We have built off our experience and relationships in the flat rolled steel market to be able to now offer aluminum coil. Like with steel, our focus is on the light gauge market.
Cold rolled aluminum coil can offer a wide variety of characteristics which lend themselves to many different end uses. We specialize in niche end markets and specialty engineered products. We offer supply from global mills with unique production capabilities, and offer customized supply chains to meet your needs.
Our business to date has primarily been with 3000, 6000, 7000 and 8000 series, used in construction, automotive, and specialty beverage. With our mill partners, we have helped design novel products with superior metallurgical properties.
3000 series aluminum is alloyed with manganese. The alloys of this series are high strength, but are not heat treatable and are not suitable for anodizing or welding. 3000 series aluminum alloys also exhibit moderate resistance to chemical agents, atmospheric agents and offer higher mechanical properties and better formability than pure aluminum.
One of the first uses of these alloys was pots and pans, and they are a major component today for heat exchangers in vehicles and power plants. The moderate strength, however, often precludes their consideration for structural applications.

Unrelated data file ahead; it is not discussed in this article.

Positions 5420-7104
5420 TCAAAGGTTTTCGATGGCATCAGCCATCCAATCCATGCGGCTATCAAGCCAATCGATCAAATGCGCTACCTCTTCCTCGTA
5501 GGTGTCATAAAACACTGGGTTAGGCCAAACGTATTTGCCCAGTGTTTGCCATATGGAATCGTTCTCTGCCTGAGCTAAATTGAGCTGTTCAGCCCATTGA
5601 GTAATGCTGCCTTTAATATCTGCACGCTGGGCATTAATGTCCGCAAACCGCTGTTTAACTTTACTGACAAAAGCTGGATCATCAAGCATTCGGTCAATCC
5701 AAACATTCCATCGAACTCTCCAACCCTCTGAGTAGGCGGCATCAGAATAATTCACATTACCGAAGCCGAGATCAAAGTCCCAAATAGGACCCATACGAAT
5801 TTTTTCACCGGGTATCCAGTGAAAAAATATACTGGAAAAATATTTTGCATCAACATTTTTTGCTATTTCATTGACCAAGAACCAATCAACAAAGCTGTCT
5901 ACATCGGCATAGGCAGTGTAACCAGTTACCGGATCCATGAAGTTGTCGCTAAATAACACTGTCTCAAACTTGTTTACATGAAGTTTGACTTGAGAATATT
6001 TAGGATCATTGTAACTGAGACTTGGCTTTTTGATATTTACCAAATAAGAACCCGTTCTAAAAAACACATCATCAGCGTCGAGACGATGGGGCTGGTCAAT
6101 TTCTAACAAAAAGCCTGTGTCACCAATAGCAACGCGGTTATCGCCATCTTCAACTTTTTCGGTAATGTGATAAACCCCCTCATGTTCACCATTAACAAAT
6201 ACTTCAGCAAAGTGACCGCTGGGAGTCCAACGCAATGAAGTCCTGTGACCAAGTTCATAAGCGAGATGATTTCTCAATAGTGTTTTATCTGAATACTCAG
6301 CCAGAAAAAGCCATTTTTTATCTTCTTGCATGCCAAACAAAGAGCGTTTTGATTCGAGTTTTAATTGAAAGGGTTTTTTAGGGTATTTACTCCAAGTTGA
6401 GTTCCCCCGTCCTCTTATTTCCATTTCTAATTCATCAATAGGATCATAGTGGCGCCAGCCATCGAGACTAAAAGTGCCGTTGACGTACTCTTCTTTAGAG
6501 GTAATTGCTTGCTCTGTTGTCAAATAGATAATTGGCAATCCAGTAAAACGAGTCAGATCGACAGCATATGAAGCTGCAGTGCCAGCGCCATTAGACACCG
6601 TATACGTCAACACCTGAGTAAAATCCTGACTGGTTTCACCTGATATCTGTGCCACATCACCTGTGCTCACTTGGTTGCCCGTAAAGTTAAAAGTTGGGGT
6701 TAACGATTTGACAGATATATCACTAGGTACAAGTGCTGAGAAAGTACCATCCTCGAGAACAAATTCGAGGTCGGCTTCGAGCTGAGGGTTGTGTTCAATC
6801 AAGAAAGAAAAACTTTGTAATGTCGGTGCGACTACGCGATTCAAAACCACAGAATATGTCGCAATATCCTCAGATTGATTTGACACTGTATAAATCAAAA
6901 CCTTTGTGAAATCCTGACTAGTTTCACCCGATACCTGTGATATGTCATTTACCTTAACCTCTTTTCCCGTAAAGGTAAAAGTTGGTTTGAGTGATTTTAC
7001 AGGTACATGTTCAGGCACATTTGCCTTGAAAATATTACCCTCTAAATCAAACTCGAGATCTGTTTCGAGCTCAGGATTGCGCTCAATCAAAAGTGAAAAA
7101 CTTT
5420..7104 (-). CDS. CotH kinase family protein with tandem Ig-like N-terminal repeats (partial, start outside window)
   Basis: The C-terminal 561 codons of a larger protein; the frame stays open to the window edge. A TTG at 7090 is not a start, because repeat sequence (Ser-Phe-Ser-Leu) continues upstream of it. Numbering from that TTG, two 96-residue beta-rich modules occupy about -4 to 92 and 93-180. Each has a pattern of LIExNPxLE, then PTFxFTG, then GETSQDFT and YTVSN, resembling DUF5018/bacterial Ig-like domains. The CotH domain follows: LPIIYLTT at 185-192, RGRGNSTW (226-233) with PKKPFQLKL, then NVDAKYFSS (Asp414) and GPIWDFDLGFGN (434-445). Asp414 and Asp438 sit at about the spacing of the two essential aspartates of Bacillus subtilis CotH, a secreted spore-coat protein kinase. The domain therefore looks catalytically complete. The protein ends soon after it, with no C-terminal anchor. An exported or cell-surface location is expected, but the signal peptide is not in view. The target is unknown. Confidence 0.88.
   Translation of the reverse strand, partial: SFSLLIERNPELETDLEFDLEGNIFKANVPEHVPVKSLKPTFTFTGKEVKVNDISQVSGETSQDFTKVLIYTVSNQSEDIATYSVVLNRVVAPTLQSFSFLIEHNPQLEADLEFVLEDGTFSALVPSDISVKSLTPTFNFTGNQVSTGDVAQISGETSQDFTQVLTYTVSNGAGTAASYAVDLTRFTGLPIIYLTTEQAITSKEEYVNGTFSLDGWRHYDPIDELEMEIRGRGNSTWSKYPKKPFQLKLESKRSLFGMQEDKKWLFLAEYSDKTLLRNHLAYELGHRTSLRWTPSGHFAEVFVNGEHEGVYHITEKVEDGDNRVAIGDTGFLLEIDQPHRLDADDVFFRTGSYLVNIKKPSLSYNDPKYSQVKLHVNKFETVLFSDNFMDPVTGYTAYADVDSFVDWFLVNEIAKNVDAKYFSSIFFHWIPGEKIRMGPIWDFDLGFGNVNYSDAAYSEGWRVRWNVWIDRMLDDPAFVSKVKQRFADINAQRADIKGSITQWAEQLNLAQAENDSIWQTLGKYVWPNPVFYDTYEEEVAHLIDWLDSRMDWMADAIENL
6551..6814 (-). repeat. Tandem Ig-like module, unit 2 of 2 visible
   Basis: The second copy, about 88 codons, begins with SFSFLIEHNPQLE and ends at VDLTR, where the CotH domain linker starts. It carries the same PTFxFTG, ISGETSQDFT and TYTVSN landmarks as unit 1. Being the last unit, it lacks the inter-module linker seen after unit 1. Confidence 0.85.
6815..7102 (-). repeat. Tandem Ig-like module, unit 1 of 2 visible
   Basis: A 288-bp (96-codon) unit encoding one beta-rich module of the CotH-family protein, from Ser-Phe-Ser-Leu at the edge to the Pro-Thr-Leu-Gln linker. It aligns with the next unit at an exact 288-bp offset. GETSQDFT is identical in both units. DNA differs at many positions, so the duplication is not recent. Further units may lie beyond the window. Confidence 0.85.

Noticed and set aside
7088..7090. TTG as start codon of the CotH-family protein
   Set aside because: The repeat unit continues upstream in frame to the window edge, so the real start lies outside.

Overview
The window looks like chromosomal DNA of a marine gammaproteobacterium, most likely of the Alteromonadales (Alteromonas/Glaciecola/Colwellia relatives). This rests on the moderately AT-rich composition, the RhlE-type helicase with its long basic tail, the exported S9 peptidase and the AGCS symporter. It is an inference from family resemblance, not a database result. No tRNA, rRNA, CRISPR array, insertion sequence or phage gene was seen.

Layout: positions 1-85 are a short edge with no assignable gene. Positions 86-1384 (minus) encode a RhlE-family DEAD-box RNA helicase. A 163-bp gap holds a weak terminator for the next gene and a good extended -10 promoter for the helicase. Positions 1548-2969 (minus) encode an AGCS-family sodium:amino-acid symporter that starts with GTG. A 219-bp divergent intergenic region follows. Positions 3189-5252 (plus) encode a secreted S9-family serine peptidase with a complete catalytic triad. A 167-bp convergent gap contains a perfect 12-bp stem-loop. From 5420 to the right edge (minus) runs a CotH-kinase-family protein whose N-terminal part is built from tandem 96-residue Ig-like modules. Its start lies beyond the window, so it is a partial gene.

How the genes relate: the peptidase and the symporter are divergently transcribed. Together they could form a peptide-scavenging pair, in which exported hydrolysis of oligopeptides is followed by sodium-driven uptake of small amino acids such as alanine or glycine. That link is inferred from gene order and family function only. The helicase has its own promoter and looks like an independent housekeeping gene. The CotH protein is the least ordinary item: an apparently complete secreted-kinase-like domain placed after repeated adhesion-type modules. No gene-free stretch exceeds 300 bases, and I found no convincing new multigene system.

6000 series aluminum has magnesium and silicon as the major alloying elements. The alloys in this series have moderate strength alloys which is achieved by either heat treating or cold working. For a heat treatable grade, this series has excellent spot and fusing weldability and can be furnace brazed. It can be easily anodized.
These alloys are found widely throughout the welding fabrication industry, used predominantly in the form of extrusions, and incorporated in many structural components. The existence of magnesium-silicide allows these alloys to be solution heat treated for improved strength. These alloys are naturally solidification crack sensitive, and for this reason, they should not be arc welded autogenously.
7000 series aluminum has zinc as the primary alloying element. The alloys of this series have highest strength of all the series. Zinc is the primary alloying addition. These alloys have excellent fatigue properties. In some conditions, fracture toughness can be inferior to other alloys. If corrosion is a concern, these alloys should be anodized, primed, painted or protected with some type of chemical film.
These alloys are often used in high performance applications such as aircraft, aerospace, and competitive sporting equipment. This series incorporates alloys which are considered unsuitable candidates for arc welding, and others, which are often arc welded successfully.
8000 series aluminum has a range of alloying elements. Usually, this series offers a combination of properties similar to 1000 series alloys but with higher strength, better formability, and improved stiffness. 8000 series alloys are normally suitable for thinner gauge applications.
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